When I go back to my hometown, I pass houses where my childhood friends used to live. I remember them all. I used to envy Kathleen whose house was two houses away from school. She used to go home for lunch every day. My friend Eddie lived right across the street from the church. He also went home every day. Paula and Dennis lived close to each other about a fifteen-minute walk to school. Everyone walked. There were no busses, and very few parents drove kids to school as most families had only one car driven by dads and gone to work early, too early for school. I never gave walking to school a thought except when it rained.

My favorite lunchbox sandwich was bologna with mustard, the yellow kind of mustard. It was always a white bread sandwich. I didn’t even know bread came in a variety of tastes and colors. Friday was tuna fish sandwich day as we couldn’t eat meat. I can’t even remember the number of tuna sandwiches I ate all through elementary school, but I ate my fill. I don’t eat tuna fish anymore. I still eat bologna.

I used to love milk. It was perfect for washing down dinner and even better for dunking Oreos. I stopped drinking milk when I was in the Peace Corps as Ghana had no milk except evaporated in the can. I have milk now but only with my cereal. The best part of that is the flavor of the milk left on the bottom of the bowl after the cereal has been eaten.

Nothing much going on here. Today is a perfect day to stay home, to do nothing. My laundry finally made it upstairs, and I even put it away. That was my yesterday’s accomplishment. I’ll take what I can get and be content, maybe even a bit proud of finally getting that chore done.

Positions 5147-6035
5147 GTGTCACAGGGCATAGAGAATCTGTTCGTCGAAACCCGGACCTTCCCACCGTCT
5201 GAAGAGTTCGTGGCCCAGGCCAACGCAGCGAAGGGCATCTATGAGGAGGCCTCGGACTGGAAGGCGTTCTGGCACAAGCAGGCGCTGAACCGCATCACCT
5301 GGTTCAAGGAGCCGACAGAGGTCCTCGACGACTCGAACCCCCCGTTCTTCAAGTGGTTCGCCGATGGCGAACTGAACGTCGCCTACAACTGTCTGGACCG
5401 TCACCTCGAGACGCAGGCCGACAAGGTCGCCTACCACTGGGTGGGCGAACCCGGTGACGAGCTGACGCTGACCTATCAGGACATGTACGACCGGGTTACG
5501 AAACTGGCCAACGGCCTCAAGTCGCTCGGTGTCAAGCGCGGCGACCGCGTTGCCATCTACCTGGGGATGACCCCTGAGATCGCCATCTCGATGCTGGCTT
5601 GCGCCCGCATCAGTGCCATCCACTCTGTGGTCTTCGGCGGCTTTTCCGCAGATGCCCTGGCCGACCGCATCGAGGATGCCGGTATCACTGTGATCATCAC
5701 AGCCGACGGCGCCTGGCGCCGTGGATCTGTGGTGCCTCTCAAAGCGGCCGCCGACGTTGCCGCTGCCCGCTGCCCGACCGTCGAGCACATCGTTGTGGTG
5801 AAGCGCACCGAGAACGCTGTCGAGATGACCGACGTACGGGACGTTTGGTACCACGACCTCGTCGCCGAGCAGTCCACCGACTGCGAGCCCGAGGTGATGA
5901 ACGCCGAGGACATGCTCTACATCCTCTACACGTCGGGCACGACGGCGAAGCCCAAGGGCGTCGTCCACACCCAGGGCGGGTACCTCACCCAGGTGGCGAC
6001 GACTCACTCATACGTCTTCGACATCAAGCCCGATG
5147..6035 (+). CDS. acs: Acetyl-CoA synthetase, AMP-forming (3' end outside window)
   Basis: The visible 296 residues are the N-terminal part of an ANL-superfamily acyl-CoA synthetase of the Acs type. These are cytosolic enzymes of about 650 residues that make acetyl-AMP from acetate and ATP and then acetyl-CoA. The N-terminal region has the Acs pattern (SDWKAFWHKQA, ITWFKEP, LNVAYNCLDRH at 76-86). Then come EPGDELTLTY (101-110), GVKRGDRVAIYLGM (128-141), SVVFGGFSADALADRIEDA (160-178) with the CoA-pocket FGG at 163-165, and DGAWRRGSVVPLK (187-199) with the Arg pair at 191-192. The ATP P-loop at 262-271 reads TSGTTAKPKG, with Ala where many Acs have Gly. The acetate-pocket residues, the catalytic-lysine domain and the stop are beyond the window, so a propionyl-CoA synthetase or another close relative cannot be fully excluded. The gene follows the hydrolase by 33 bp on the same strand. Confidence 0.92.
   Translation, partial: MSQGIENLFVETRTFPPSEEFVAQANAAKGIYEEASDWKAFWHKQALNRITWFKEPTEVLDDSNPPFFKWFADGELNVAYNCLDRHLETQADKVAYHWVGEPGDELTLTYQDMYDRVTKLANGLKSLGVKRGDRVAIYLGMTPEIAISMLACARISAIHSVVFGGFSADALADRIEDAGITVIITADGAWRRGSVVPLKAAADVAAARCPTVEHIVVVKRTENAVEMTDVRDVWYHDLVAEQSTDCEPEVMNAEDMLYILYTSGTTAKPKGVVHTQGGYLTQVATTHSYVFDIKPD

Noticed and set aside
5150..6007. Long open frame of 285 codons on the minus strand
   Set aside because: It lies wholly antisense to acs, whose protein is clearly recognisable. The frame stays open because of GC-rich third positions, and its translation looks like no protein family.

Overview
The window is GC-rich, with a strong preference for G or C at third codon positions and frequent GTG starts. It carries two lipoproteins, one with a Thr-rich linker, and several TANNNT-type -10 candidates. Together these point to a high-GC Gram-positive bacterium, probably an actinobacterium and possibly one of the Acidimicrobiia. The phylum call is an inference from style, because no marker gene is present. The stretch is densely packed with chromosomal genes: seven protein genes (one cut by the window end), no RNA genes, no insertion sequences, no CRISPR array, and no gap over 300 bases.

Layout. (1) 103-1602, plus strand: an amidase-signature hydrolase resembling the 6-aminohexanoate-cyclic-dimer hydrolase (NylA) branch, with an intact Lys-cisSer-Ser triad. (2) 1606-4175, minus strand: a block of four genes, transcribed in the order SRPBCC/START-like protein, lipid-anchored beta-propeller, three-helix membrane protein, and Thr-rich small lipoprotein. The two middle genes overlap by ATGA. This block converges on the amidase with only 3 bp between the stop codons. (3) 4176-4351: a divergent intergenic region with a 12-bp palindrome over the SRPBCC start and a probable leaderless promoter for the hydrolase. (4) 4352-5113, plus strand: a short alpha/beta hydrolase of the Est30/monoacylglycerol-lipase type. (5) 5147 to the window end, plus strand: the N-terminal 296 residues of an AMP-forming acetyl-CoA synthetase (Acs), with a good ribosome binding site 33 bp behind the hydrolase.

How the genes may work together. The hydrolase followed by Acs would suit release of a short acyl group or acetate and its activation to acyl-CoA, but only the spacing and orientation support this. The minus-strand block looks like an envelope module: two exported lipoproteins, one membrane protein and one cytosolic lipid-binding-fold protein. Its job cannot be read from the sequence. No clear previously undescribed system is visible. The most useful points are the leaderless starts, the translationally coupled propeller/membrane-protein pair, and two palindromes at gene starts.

“Silently, like thoughts that come and go, the snowflakes fall, each one a gem.”

January 7, 2017

The first thing I did when I woke up was check the clock then look out the window. The weatherman had said the snow would start around 10:00. It was 9:30 when I woke up, and it was already snowing. I jumped out of bed and got dressed to go outside. Gracie needed dry dog food.

The roads had more cars than I expected. Even Agway had a lot of customers. I didn’t check the grocery store parking lots, but I suspect they’re filled, and the stores are depleted of milk and bread. Peapod came last night so my fridge and cupboards are filled. I anticipated being housebound so I bought hummus, pita bread, chips, cheese and snacks as well as the staples. I have a bottle of champagne and plenty of orange juice.

The snow is supposed to fall between 1 and 3 inches an hour until 3 or 4 in the morning. My car is covered as are my footprints. Gracie slid down the last three steps when she went outside just a short while ago. I watched until she disappeared under the deck. She is a smart dog. Under the deck gave her a bit of protection from the snow.